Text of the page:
New Frontier Grant fuels young DANDRITE-researcher's biotech vision
The Lundbeck Foundation fuels young neuroscientist's biotech vision with a DKK 5 million grant from its new Frontier Grant programme. Lasse Reimer of DANDRITE at Aarhus University will spend the next 18 months bringing the promising project to maturity and taking it out of the lab in search of investors.
Parkinson’s disease is characterised by an accumulation of the protein alpha-synuclein in certain parts of the brain. However, precisely how this leads to a loss of nerve-cell function and the development of symptoms such as tremors and stiffness is still not fully understood.
A Danish research group, led by Professor Poul Henning Jensen of the Danish Research Institute of Translational Neuroscience (DANDRITE) at Aarhus University, has discovered a possible explanation. The group’s research has shown that the accumulation of the protein leads to an imbalance in the levels of calcium in the nerve cells, which triggers a chain reaction leading to the destruction of the cell.
From fungi to medication
The researchers are also exploring ways of blocking or at least delaying this disease mechanism. Although work is still at an early stage, they have identified certain new and promising substances that could be used to develop a whole new type of medication capable of slowing down the otherwise inevitable progress of the disease.
‘The project started with the surprising discovery that the abnormal Parkinson’s protein alpha-synuclein activated a calcium pump in the nerve cells, which damages them. A five-year research grant from the Lundbeck Foundation in 2016 allowed us to study the mechanism in more detail. A mouse model showed that a specific mycotoxin - a poisonous substance produced by some fungal toxin – could inhibit the mechanism and halt the progress of the disease. Now, with the help of the Frontier Grant, our goal is to develop substances that not only affect the mechanism but can also be administered as medications,’ says Professor Jensen.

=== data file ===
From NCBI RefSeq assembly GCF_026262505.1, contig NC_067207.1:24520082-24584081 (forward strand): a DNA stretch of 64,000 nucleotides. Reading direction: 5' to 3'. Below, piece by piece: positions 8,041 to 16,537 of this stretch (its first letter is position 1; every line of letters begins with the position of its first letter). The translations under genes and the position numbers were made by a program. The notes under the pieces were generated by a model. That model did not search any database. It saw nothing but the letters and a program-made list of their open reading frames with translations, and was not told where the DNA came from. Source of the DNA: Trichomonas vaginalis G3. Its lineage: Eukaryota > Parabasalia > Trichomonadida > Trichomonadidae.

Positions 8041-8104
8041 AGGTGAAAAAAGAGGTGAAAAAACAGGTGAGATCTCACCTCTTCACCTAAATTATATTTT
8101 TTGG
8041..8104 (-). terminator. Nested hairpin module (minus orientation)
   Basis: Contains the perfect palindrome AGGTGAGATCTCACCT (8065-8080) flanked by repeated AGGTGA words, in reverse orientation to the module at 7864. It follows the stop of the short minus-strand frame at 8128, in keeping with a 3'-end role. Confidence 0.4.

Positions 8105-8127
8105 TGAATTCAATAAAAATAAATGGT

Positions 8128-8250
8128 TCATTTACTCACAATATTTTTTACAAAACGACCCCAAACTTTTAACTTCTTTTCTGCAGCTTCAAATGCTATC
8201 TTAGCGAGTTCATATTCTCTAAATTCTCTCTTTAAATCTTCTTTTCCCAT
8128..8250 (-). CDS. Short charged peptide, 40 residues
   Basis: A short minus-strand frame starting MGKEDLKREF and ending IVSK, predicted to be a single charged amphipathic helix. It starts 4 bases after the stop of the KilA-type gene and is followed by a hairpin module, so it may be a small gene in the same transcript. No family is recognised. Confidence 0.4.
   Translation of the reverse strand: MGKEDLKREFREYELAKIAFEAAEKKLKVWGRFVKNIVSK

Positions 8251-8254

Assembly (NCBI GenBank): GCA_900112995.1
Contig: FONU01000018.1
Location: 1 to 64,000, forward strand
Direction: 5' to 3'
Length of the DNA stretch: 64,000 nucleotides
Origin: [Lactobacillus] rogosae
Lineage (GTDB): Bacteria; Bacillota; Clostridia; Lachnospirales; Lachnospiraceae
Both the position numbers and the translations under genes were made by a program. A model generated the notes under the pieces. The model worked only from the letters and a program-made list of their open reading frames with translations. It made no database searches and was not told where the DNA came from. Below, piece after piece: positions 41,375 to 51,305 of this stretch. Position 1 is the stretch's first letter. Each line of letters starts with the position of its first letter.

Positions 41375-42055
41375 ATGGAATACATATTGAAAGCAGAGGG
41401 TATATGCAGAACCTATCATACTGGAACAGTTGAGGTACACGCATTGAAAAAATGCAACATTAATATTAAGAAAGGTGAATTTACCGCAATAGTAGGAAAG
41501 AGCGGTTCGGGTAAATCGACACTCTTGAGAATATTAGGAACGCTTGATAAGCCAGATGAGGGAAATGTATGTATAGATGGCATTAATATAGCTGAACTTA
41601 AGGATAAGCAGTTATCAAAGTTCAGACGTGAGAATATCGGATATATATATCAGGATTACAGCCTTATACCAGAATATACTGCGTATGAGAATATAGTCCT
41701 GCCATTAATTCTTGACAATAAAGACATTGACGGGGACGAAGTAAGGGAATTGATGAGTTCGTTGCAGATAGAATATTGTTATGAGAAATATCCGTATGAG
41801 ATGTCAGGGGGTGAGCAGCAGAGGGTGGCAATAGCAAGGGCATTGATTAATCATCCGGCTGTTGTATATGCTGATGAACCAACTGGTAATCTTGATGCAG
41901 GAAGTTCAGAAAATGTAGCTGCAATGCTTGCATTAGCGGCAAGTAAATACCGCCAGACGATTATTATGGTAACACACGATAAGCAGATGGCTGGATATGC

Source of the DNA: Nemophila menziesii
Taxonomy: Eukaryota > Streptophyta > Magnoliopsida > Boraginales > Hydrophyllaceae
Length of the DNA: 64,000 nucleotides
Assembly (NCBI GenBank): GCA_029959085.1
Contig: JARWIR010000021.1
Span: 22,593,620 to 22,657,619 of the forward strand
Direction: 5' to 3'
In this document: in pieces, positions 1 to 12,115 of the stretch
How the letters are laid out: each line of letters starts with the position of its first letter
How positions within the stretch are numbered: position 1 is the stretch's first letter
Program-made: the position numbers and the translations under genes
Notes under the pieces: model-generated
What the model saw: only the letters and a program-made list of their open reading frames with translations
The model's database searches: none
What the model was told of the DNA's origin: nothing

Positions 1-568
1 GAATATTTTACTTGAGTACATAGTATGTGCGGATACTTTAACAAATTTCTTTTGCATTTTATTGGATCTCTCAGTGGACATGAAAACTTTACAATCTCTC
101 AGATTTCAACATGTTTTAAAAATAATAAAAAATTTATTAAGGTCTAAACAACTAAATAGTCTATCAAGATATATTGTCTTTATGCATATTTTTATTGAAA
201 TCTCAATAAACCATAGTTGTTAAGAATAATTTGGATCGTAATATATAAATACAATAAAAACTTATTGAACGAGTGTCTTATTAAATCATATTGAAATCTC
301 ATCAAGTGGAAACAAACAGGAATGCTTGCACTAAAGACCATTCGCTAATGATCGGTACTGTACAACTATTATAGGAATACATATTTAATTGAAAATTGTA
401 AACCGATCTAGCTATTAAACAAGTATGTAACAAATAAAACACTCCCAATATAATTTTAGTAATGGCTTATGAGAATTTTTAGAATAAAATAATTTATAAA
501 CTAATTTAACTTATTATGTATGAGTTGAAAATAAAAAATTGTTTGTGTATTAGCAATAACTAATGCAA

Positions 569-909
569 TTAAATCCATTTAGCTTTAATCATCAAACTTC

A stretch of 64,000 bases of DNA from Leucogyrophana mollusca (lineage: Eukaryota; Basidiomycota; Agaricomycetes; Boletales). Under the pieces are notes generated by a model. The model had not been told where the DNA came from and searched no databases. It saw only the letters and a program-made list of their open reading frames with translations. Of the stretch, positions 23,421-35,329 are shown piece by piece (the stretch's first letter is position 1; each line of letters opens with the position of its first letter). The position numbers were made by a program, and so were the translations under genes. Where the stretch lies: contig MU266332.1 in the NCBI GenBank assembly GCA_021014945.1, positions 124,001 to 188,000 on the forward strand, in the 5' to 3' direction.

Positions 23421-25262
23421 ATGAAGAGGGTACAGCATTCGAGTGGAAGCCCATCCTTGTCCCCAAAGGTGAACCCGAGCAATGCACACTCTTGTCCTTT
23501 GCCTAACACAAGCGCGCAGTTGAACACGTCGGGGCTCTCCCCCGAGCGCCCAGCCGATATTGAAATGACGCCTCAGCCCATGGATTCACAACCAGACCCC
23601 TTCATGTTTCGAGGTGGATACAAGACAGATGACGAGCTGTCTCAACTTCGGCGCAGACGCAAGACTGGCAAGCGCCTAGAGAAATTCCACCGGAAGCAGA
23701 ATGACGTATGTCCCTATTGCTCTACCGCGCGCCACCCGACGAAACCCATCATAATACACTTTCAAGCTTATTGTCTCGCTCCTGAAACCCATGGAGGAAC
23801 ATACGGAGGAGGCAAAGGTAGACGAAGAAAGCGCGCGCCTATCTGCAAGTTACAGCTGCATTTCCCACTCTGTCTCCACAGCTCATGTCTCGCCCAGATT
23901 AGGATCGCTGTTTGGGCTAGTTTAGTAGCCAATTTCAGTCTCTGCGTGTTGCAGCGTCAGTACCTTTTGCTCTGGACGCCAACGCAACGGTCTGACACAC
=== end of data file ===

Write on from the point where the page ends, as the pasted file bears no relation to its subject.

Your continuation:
Bringing the biotech vision to life
Lasse Reimer PhD from the DANDRITE research group has received a grant from the Lundbeck Foundation's new Frontier Grants programme. The DKK 5 million will cover the costs of maturing the project over an 18-month period. The hope is for the project eventually to attract sufficient capital to continue as an independent biotech company, or possibly be acquired by a pharmaceutical company. As well as money, the grant also includes an individually tailored personal development programme, complete with mentors and courses. The idea is to give recipients the tools needed to become biotech entrepreneurs.
‘As a young researcher, it is a tremendous privilege to be the first recipient of the Lundbeck Foundation Frontier Grant. On a personal level, it gives me a unique opportunity to take a promising research project, one I’ve been part of for years, out of the lab and one step closer to patients. The Frontier Grant also comes with a personal development plan, which – combined with the talented people around me – will give me the skills I need to excel as a biotech entrepreneur,’ says Reimer.
Several things need to fall into place before major investors take the plunge and fund a development programme that – unless it is a failure – might ultimately lead to a completely new treatment option for people with Parkinson’s and other serious brain disorders.
‘We hope the new Frontier Grants programme will help pave the way for investors and bridge the gap from academia to the commercial world,’ explains Jan Egebjerg, Research Director at the Lundbeck Foundation.
‘We often see exciting research projects that have the potential to evolve into start-up companies. The point of the Frontier Grants programme is to help those projects mature to the point that investors find them attractive. But we also want to train the innovators of tomorrow in the art of turning research into entrepreneurship and pursuing opportunities for successful spin-outs,’ says Egebjerg.
The research project is being developed in close collaboration with William Dalby Brown, a medicinal chemistry R&D consultant, and Claus Elsborg Olesen, a Novo Nordisk Distinguished Innovator and senior researcher at Aarhus University.